This documentary follows a convoy carrying a calandria, the 70-ton heart of a Canadian nuclear reactor, to Rajasthan, in India, in 1968. Even the biggest traditional juggernauts could not match this one, passing over roads specially strengthened and through city walls torn down to make way.
In this installment of the Eye Witness series from 1947, we visit Chalk River, Canada's atomic energy project, for an update. We see the production and handling of radioactive isotopes destined for medical and agricultural research. Then we visit South Africa for a report on the Canadian trade mission while surveying the industrialization that's taken place and affected the Commonwealth nation.
This short documentary offers a look at Canada’s Chalk River Project in the late 1940s. While humanity pondered the ultimate threat or promise of atomic energy, Chalk River scientists worked on the first set of experiments that attempted to apply atomic energy to medical and biological uses. Inside the Atom examines this frontier of science and assesses its value in terms of human progress.
This documentary from 1960 forms a two-part study of nuclear power in Canada, guided by Larry Henderson, skilled observer, analyst, and commentator on public affairs. The first part shows civilian applications of nuclear power outside Canada, while the second part shows the history of atomic energy development in Canada, from the outset of WWII to the installations at Chalk River.
This film deals straightforwardly with the consequences of a nuclear attack for the Canadian Prairies. The Prairies are singled out because of their proximity to huge stockpiles of intercontinental ballistic missiles located in North Dakota. Scenes include a visit to a missile base and to an emergency government bunker in Manitoba. A doctor, a farmer and a civil defence coordinator provide different perspectives on nuclear war. Although the film focuses on one region, it provides a model for people everywhere who would like to know more about their own situation but don't know what questions to ask.
This documentary is a portrait of modern-day Pondicherry, an ancient city near the southern tip of India. For several centuries an outpost of France, the city is now home to Auroville, a spiritual community growing on its periphery. There, European and North American devotees of Sri Aurobindo, a Bengali poet and mystic, come to live the contemplative life. Their guru is a 94-year-old woman from France. This mecca of sorts is seen through the eyes of Albert Jordan, a professor from Concordia University, in Montreal, who spent a year there with his family in 1971.
The NFB’s 7th Academy-Award winning film. This short film is comprised of a lecture given to students by outspoken nuclear critic Dr. Helen Caldicott, president of Physicians for Social Responsibility in the USA. Her message is clear: disarmament cannot be postponed. Archival footage of the bombing of Hiroshima and images of its survivors seven months after the attack heighten the urgency of her message.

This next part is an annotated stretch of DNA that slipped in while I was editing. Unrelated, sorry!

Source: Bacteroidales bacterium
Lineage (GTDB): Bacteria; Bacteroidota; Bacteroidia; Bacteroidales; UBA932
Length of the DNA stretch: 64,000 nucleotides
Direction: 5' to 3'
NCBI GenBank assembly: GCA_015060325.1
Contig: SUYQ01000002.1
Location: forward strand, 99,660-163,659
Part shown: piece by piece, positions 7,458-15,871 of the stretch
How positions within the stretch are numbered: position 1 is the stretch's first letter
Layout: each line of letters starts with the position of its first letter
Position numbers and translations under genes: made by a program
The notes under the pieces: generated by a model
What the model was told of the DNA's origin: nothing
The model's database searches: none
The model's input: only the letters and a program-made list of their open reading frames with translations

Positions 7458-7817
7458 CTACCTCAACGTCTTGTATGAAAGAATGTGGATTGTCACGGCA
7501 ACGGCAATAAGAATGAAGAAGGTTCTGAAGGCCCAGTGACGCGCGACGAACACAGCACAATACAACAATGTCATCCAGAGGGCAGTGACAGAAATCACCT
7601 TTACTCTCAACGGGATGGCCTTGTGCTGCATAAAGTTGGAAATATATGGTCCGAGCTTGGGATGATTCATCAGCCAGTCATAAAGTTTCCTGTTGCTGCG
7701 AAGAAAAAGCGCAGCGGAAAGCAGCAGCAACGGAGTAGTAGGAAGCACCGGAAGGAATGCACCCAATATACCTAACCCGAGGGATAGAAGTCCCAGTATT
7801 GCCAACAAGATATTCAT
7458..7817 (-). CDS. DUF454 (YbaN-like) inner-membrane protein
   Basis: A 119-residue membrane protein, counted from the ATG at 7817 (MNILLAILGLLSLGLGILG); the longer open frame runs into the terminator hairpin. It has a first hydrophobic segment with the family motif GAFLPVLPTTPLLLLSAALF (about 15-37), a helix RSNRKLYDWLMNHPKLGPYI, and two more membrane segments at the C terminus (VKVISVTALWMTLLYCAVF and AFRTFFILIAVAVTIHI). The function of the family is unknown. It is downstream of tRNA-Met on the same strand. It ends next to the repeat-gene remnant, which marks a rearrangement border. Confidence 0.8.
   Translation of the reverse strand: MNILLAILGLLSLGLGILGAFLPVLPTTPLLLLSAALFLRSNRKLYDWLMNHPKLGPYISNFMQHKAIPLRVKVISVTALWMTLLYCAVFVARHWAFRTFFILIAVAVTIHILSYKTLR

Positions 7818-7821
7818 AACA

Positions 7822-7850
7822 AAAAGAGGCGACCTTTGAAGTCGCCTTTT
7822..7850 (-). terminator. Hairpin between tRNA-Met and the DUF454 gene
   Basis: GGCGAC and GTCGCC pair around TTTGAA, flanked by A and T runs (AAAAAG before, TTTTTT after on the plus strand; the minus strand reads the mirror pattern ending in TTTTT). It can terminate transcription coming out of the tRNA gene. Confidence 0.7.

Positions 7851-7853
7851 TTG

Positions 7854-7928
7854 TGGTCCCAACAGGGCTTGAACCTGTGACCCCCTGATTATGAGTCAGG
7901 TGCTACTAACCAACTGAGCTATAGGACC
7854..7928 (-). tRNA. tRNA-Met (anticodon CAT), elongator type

This feature documentary focuses on the reality of life before, during, and after the signing of the North American Free Trade Agreement (NAFTA), and the profound effects the economic agreements between big business and government can have on human lives.
Filmed over a three year period in Canada, the United States, and Mexico, this documentary poses a sobering question: In this global war of cut-rate economies, are people on the losing side?
This feature documentary chronicles the lives of young call-centre workers in Bombay (Mumbai), India. The film profiles several characters who attempt to sell phone services to clients in the UK, showing both sides of globalization’s impact on India – the economic benefits as well as the break with tradition and loss of innocence. A compelling insider’s look at youth culture in India and the growing number of young people who choose to follow the American dream, Indian-style.
This short film explores the effects of atomic radiation on living things. It starts off with a discussion on the most familiar form of radiant energy (the sun) and goes on to include a demonstration of radiation. A discussion of the possible genetic alterations follows.
An exotic view of Pondicherry, former French colony on India's southeastern coast. This is a film of observation, made without commentary, but replete with impressions of this colourful old French-Indian port where life begins and ends in the streets. Life here is like a river, and only the camera can catch and hold the thousand-and-one sights that pour by the awed spectator. Film without words.
This short documentary depicts the stories of two hibakusha, survivors of the 1945 atomic bomb attacks on Hiroshima and Nagasaki. This film follows them on their mission to New York as representatives of the Japanese Peace Movement at the second United Nations Special Session on Disarmament held in June 1982.
Ages 16 to 17
Science - Environmental Science
Social Studies - Canada in the World Today
Social Studies - Environmental Challenges
Discuss India’s desperate need for atomic power. Have students comment on the filmmaker’s deliberate juxtapositions of the old and the new, citing specific references to the film. Why are these references important? Suggest reasons why the filmmaker chose Juggernaut as the title for his film. Discuss the decision to use minimal narration in this film. Follow-up could include research of the CANDU reactor and its development in Canada.